I discovered Richard X. Heyman by chance, really. Upon release, the cover of his 1988 debut album Living Room just kind of caught my eye as I was browsing through a record store. Looking like a mix between a young Keith Richards and a member of the Small Faces, the image of Heyman on that cover was the perfect welcome to what has since become a thirty-year appreciation of great power pop music.
There I found a complete artist whose music was bright, upbeat, and full of an energy that was simply contagious, striking a chord as deep as the 1960s bands that inspired his sound. You can hear the influence of British Invasion groups, West Coast pop, Motown, and New York-based bands like the Rascals. These all come together in a manner that is quite singular, delivering a dynamic that he has carried forward with each new album.
Heyman is about to release his fourteenth studio record. Titled Copious Notes, the record finds Richard X. Heyman in a familiar sonic place. His trademark wall of guitars and keyboards is balanced by orchestrations that include brass, woodwinds, strings and big, bold drum parts. Along with his wife Nancy, who engineered and played bass on many tracks, Heyman played all instruments and completed the album at their home studio, The Kit Factory. The songs range from melodic pop to all-out rock and roll with just a few ballads to round things out. The results are extraordinary with some already calling Copious Notes one of his best to date.
Over the years, Heyman has augmented his solo work by taking on drumming duties behind artists like Link Wray and Brian Wilson. As a guitarist, he performed with Mary Weiss of the Shangri-Las, and played keyboards with Ben E. King. These experiences have informed his creative process, have helped his craft continue to grow, and have taken his art to even greater heights.
We spoke with Richard about the new record, his many musical influences, and about the centerpiece to his musical journey – drumming. The exchange was a wonderful reminder of how his music has always transcended what is popular by shimmering with an originality that warrants broader discovery.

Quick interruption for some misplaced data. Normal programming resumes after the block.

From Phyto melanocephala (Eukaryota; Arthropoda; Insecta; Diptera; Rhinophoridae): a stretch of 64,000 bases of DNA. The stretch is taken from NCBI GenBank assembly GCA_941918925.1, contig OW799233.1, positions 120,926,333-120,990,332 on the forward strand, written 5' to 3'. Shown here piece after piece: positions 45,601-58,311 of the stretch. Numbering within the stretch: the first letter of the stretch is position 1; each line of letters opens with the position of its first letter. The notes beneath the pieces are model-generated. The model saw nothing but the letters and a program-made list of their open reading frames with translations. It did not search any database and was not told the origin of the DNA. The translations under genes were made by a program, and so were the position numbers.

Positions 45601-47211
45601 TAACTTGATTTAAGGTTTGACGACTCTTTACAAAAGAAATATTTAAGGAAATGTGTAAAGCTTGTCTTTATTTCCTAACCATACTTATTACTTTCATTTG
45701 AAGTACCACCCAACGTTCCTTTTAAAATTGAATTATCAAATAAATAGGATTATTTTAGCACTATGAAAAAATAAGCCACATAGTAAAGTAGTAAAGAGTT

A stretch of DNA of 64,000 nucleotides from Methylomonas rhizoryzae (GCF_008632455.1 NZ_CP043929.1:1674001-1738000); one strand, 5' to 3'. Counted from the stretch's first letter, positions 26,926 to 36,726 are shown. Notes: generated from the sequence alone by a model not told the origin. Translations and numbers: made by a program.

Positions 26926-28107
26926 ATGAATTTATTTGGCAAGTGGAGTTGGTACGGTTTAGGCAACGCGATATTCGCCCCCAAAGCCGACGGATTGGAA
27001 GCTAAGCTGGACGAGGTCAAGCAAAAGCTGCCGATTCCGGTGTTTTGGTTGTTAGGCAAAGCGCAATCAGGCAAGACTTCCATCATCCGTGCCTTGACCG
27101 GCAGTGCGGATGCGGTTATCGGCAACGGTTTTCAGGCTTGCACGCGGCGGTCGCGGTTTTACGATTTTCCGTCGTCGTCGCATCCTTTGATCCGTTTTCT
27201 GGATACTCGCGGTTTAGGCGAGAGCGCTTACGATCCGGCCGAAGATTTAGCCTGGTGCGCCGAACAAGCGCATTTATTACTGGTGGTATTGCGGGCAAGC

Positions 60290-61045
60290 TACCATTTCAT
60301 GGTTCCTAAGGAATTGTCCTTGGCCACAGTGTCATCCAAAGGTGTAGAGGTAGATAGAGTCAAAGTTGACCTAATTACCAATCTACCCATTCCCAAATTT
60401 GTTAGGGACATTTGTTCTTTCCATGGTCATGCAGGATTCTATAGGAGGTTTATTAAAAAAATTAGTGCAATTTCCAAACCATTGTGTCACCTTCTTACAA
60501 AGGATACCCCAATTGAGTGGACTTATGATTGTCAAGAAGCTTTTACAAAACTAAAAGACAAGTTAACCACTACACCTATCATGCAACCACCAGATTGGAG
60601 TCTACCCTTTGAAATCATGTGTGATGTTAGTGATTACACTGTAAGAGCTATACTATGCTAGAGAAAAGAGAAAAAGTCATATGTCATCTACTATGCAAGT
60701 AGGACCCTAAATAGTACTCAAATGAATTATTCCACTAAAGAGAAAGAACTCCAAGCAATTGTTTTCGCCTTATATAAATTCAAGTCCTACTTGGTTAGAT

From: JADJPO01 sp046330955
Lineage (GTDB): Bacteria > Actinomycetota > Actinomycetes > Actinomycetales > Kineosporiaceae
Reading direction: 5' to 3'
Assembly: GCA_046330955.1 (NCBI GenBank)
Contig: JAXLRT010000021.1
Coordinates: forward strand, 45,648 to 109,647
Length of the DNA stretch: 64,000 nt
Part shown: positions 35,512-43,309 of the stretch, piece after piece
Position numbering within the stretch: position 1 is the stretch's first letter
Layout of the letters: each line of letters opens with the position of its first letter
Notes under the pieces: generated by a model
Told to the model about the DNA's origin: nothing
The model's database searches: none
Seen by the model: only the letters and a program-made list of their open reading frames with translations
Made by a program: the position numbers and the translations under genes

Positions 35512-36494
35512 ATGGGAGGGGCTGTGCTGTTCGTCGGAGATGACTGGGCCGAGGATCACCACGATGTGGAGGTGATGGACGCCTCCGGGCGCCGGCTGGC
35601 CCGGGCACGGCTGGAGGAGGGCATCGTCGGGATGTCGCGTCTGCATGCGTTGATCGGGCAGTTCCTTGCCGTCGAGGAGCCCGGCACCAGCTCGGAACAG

Ray Chelstowski: The video you released to tease the new record playfully addressed the album-naming process. What actually inspired the name?
Richard X. Heyman: Well, I have used puns in my titles in the past and that phrase just came to me. “Notes” has a good double meaning in that you have the kind of notes a college student is taking in a lecture hall. Then you have the musical notes. I felt that it applies to the lyrics, to the music, and then I thought of the visual of me made just out of notes, which we did for the album artwork.
RC: Are these all new songs or did you have some older material that you revisited?
RXH: Well, the album reflects [being in] quarantine and the past year, a sense of isolation and the mood of the entire pandemic era we had been living in. You couldn’t escape it. That kind of crept into the music. What happened was that I had put out my previous album, Pop Circles. After that record came out I experienced a kind of burnout and I lost interest in putting out any more music. This went on for months and months. Then the pandemic hit. It wasn’t a case of writer’s block. I just didn’t want to do any music for some reason.
Then one day I just started noodling again on the piano and some ideas came. Every now and then Nancy would stick her head in the door and when she heard something she liked she’d ask, “What’s that?!” That became the cue for what I should demo. So things got started with what were all just piano instrumentals. Then I decided to try and turn some of them into songs. I went back and found the song “Choices We Make.” That was a song we had recorded earlier for another album. We didn’t include it then because we weren’t getting it just right. This time I decided to try horns on it and that seemed to do the trick so we put it on the album. The rest are pretty new. There is one song called “Sink Or Swim” that was a song that I had done with The Doughboys. That was actually a “Coolest Song in the World” on Little Steven’s Underground Garage. So I thought that I’d take a crack at trying it myself.
RC: When you released your first album, Living Room, over thirty years ago, was it your plan to build a career against a power pop sound that continues to tip your hat to acts like the Beatles?
RXH: I didn’t think it through that seriously. I just have my influences. Some I wear on my sleeve, others I tuck inside my pockets. I just do what I can do. I try to write songs that kind of move me in a certain way and they tend to be influenced by early rock and roll. I kind of rejected where it all was going after that. Some stuff from the 1970s I like a lot of course. But in general, the 1960s produced music that was not only of high quality but very popular at the same time.
RC: That said, are there any acts that catch your attention that tap into those same inspirations and make new music?